Growing Cannabis Isn't A Mystery


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Do your marijuana plants have mildew problems?

Are you curious about optimal lighting wattage or carbon dioxide concentrations for growing a premium cannabis crop?

The answers, and many others, can be easily found by browsing the magazine racks and horticultural shelves at local bookstores. Two popular Braintree bookstores, Borders and Barnes & Noble, sell detailed blueprints for starting home marijuana gardens, - including full-sized glossy pictures of growing plants and advertisements offering a variety of seeds and equipment.

At Borders, books with titles such as ''The Cannabible'' and ''The Marijuana Growers Guide'' can be found on the same shelf with bonsai tree care manuals.

Marijuana is illegal to possess, grow or sell, but the First Amendment protects the sale of books and magazines dedicated to growing it.

''It's disturbing that those magazines are out there and that they sell them and have a customer base for them,'' Braintree Deputy Police Chief Russell Jenkins said. ''I assume they're on the shelf because they do make sales.''

Braintree police broke up an alleged marijuana growing operation in a local home last month, and on Friday the remains of an indoor pot farm were discovered in Weymouth.

In the past, police have busted South Shore shops that sold glass pipes and bongs under state laws prohibiting possession of drug paraphernalia. But there is no similar ban on periodicals.

''I don't think there's anything we can do about it,'' Jenkins said.

Anne Roman, a spokeswoman for Borders, said the company sells a broad spectrum of books and magazines based on customer interest.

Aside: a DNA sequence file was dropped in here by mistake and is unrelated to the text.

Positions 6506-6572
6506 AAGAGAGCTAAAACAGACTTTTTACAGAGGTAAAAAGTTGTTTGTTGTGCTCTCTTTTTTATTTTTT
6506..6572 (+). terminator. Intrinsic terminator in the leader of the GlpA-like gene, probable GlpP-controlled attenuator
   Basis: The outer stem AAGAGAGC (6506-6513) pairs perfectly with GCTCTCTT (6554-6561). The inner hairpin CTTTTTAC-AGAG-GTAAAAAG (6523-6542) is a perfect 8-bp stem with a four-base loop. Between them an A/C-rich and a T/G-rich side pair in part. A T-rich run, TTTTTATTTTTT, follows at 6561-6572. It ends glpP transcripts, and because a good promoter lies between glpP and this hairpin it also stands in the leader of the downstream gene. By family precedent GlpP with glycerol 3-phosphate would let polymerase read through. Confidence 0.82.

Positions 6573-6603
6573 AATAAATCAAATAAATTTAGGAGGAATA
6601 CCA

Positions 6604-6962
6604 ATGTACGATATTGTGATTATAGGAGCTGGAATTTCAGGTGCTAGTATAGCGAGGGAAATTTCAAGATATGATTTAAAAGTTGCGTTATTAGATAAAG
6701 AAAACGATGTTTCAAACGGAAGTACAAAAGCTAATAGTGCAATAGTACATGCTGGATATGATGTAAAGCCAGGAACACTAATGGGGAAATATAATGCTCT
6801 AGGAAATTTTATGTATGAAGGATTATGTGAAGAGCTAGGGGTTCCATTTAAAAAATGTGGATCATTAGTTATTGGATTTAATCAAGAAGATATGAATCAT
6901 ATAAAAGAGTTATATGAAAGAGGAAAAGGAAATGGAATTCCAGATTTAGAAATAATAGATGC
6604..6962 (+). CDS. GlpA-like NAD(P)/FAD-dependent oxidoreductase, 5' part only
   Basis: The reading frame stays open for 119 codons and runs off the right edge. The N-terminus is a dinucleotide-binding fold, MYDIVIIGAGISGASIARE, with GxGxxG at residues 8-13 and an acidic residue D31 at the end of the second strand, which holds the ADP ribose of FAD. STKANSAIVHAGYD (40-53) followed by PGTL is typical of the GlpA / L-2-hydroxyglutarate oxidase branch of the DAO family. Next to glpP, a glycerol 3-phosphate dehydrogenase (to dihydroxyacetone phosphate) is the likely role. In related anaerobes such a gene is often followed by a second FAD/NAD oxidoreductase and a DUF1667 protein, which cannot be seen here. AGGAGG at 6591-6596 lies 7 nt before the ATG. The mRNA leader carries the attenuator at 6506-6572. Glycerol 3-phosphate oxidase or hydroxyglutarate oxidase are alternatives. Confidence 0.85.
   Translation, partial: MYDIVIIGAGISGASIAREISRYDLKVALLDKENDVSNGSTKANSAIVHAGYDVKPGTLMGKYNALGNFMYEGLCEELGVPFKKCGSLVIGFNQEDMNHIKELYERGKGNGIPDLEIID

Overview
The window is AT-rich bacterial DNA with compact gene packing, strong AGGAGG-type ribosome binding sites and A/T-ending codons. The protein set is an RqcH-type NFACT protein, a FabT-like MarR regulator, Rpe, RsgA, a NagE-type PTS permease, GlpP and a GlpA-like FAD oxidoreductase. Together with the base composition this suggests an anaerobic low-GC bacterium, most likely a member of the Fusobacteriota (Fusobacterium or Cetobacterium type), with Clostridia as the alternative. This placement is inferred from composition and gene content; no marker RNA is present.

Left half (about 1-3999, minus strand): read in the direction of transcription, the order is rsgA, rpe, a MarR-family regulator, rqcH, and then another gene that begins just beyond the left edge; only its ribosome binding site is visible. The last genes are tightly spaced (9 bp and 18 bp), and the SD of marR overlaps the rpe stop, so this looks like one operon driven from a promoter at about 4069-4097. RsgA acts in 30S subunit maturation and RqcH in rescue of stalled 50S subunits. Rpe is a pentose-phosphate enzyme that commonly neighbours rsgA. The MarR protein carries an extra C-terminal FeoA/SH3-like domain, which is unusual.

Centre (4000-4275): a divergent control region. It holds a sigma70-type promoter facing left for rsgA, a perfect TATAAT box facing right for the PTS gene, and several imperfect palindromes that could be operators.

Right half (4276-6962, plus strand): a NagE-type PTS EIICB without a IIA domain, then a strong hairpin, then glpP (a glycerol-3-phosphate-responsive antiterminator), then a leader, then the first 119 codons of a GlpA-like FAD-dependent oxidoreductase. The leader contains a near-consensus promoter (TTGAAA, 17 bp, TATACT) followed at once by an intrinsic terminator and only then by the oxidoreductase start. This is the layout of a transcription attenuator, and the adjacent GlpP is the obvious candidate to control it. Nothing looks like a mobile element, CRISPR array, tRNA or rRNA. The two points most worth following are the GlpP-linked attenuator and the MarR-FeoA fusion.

''We believe in and support their right to choose what to read,'' she said. ''Just as we have books and magazines on (growing marijuana), we also have books on drug prevention.''

Buttonwood Books in Cohasset does not sell marijuana growing manuals and owner Betsey Detwiler says she has no plans to start.

''Being in a small community where I know a lot of the customers' mothers and grandmothers, I feel I have somewhat of a responsibility for what the kids are reading,'' she said.

The recent discoveries of indoor pot farms in Braintree and Weymouth by police are evidence that not every green thumb and bag of potting soil on the South Shore is being used to grow begonias and azaleas.

On Thursday, the owner of an East Weymouth apartment called police after two tenants moved out and left behind 20 drying marijuana plants and the remnants of an indoor-growing operation.

And a Braintree couple faces drug charges after police found 367 growing marijuana plants and dozens of harvested plants in the basement of an Elm Street home.

Despite the recent seizures of marijuana plants, police do not consider homegrown marijuana a major problem.

''It's not that prevalent in Massachusetts,'' State Trooper Tom Murphy said.

However, according to marijuana advocates, an increasing share of the drug is being grown domestically by small-time users and large-volume dealers.

Dan Skye, a senior editor with High Times Magazine, compared the horticultural mindset of smokers growing their own to that of amateur chefs raising tomatoes.

''In every community, people are growing their own,'' he said. ''People have a great affinity for this plant.''

Bill Downing, a director with the Mass Cannabis Reform Coalition, said plenty of pot is being grown outdoors as well.

''If you live outside the urban areas, there's plenty of good, open farm land out there,'' he said.

Newshawk: CoZmO -
Source: The Patriot Ledger (Massachusetts)
Author: Rick Collins
Copyright: 2007 The Patriot Ledger
Website: The Patriot Ledger at


New Member
^^ lol exACTly....they're just good at hiding it!!


New Member
dude it almost seems as if the cops dont want to deal with shhh theeres no pot here go bug sum1 else.....hha awesome
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